What Our Kids Can Learn from the Seahawks’ Super Bowl Loss

I know, I know, I know. It’s only a football game. But it’s fun to get wrapped up in the excitement of the Super Bowl, and it’s fun to cheer on a team you’ve been associated with since you were a kid. (Steve Largent was one of my first childhood celebrity crushes.) (#SeahawksLifer)

It’s also a big fat bummer when your favorite team loses in the final seconds of the game, especially when you thought for sure they had it in the bag.

But losses are opportunities to learn. That’s part of why we play sports. Looking back, there are some valuable lessons we can pull from that game. Whether our kids play a sport or do some other competitive activity that involves teamwork, here are ten takeaways from the Seahawks Super Bowl loss we can share:

1) Competition is about pushing ourselves—and letting others push us—to excel. Both teams worked extremely hard to get to the Super Bowl and they both played extremely well overall. Despite the heartbreak we Seahawks fans are in over the last play, there was some seriously exciting football being played in that stadium the whole game. It’s always fun to watch people who excel in their field, and both teams brought their A-game on Sunday.

2) Miraculous things can happen. Did you see that catch Jermaine Kearse made? (Of course you did, that’s how we ended up at the goal line.)

3) Miraculous things can happen for the other team, too. Did you see that catch Malcolm Butler made? (Of course you did, that’s how we lost the game at the goal line.)

4) Sometimes you lose. No matter how much you believe, how prepared you are, how great your mindset is, sometimes you meet your match. And sometimes you lose.

5) Losing a game—even the championship—even in a crushing manner—doesn’t define who you are as a team or as an individual. Your record, your efforts and attitude, your daily commitment to competing to be the best you can be—those are the things that define you. It’s not possible to win every single game. But you can “win forever” by bringing your best to every practice, to every game, and by continuing to do that every day, win or lose.

6) Your ugliest moment doesn’t define you, either. Sometimes when we’re disappointed, we let our emotions get the better of us. When the stakes are high, frustrations run high. That’s not an excuse to fight. But when a handful of intense guys playing an inherently violent sport start getting physical with their frustration, I’m never surprised. Disappointed, but not surprised. Football has a physicality to it that most other sports don’t have, so in those heated moments, I refrain from too much judgment. Unsportsmanlike conduct is not okay, but as I said, one ugly incident doesn’t define who we are.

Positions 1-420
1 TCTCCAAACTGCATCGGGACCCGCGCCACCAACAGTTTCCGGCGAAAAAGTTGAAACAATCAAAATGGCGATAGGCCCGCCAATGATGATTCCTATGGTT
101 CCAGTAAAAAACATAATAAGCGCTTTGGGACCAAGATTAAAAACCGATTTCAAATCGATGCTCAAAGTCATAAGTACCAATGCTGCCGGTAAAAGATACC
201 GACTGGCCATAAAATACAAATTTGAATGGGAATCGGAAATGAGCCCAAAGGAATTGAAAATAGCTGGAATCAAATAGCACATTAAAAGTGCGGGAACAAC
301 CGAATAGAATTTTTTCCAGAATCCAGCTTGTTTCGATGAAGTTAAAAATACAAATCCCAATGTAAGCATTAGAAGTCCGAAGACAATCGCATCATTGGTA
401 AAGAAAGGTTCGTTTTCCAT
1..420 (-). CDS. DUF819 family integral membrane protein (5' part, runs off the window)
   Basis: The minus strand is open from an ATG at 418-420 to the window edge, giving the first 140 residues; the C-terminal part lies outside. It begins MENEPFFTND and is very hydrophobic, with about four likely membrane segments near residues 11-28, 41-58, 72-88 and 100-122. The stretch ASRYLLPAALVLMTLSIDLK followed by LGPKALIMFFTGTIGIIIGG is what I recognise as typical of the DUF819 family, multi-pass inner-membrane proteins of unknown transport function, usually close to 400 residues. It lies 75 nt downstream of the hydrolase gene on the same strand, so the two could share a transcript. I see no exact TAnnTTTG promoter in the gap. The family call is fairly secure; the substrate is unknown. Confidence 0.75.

7) How we handle ourselves after the fact, however, does define who we are. Bruce Irvin, who was ejected from the game in the final seconds, said that his behavior was uncalled for and he apologized. That’s what you do when you lose your cool. Ideally, you don’t lose it to begin with, but if you do, you’ve got to at least have the class to apologize and admit you were wrong.

8) How we handle mistakes also defines who we are. Whether that last play call by the Seahawks was a mistake will be debated for years to come. Head coach Pete Carroll says they had no question about it when it was called, that they made that choice based on the defense the Patriots pulled up. But the interception, combined with hoards of fans yelling at our television screens, “GAAAAHHH! WHY WOULD YOU DO THAT!?!” suggests, in hindsight, that perhaps it wasn’t a good call.

Either way, Coach Carroll, offensive coordinator Darrell Bevill, and quarterback Russell Wilson all took responsibility for what many have dubbed the worst play call in NFL history. Fair assessment or not, that’s not a small thing to own up to. It shows true nobility, especially on that large of a stage, to say, “That was my fault.”

9) How you treat your opponent after a loss also defines who you are. Richard Sherman, who doesn’t usually show quite as much graciousness when the Seahawks win, was the first to shake Tom Brady’s hand. The coaches and players have all talked about how great a play Butler made for the Patriots, despite how devastating it was for the Hawks. You give the other team the kudos they deserve. No whining, no complaining, no excuses.

10) Finally, how you move on after a painful loss defines who you are. The Seahawks are already looking forward to next season. They’re disappointed, for sure, but if I know anything about Pete Carroll and his players, they won’t be dwelling on it. As fans, we shouldn’t either. You don’t throw in the towel, you don’t give up on yourself or your team—you accept that things didn’t go the way you wanted and you utilize the strength that comes with adversity to prepare for the next challenge.

Those are the Seahawk Super Bowl takeaways I’ll be sharing with my kids.